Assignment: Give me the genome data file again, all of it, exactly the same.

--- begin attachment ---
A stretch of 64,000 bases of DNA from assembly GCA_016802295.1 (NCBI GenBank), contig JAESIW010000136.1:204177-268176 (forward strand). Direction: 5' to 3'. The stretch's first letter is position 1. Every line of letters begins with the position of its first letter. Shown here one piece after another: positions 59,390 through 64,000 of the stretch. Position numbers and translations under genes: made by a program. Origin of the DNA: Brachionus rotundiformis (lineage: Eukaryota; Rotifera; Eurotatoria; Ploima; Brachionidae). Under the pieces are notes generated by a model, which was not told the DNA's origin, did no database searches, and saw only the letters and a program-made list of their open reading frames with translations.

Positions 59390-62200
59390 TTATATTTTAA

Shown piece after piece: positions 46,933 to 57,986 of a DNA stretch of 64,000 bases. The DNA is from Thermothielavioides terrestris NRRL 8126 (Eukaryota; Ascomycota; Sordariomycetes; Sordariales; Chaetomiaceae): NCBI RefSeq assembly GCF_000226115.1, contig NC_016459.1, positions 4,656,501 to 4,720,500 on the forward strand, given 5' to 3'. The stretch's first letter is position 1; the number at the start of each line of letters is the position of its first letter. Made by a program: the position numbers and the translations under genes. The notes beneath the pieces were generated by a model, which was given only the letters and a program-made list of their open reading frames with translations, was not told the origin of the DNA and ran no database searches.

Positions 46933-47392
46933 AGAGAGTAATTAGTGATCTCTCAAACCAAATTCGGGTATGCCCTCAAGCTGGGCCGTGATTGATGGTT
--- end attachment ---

A stretch of 64,000 bases of DNA from assembly GCA_016802295.1 (NCBI GenBank), contig JAESIW010000136.1:204177-268176 (forward strand). Direction: 5' to 3'. The stretch's first letter is position 1. Every line of letters begins with the position of its first letter. Shown here one piece after another: positions 59,390 through 64,000 of the stretch. Position numbers and translations under genes: made by a program. Origin of the DNA: Brachionus rotundiformis (lineage: Eukaryota; Rotifera; Eurotatoria; Ploima; Brachionidae). Under the pieces are notes generated by a model, which was not told the DNA's origin, did no database searches, and saw only the letters and a program-made list of their open reading frames with translations.

Positions 59390-62200
59390 TTATATTTTAA

Shown piece after piece: positions 46,933 to 57,986 of a DNA stretch of 64,000 bases. The DNA is from Thermothielavioides terrestris NRRL 8126 (Eukaryota; Ascomycota; Sordariomycetes; Sordariales; Chaetomiaceae): NCBI RefSeq assembly GCF_000226115.1, contig NC_016459.1, positions 4,656,501 to 4,720,500 on the forward strand, given 5' to 3'. The stretch's first letter is position 1; the number at the start of each line of letters is the position of its first letter. Made by a program: the position numbers and the translations under genes. The notes beneath the pieces were generated by a model, which was given only the letters and a program-made list of their open reading frames with translations, was not told the origin of the DNA and ran no database searches.

Positions 46933-47392
46933 AGAGAGTAATTAGTGATCTCTCAAACCAAATTCGGGTATGCCCTCAAGCTGGGCCGTGATTGATGGTT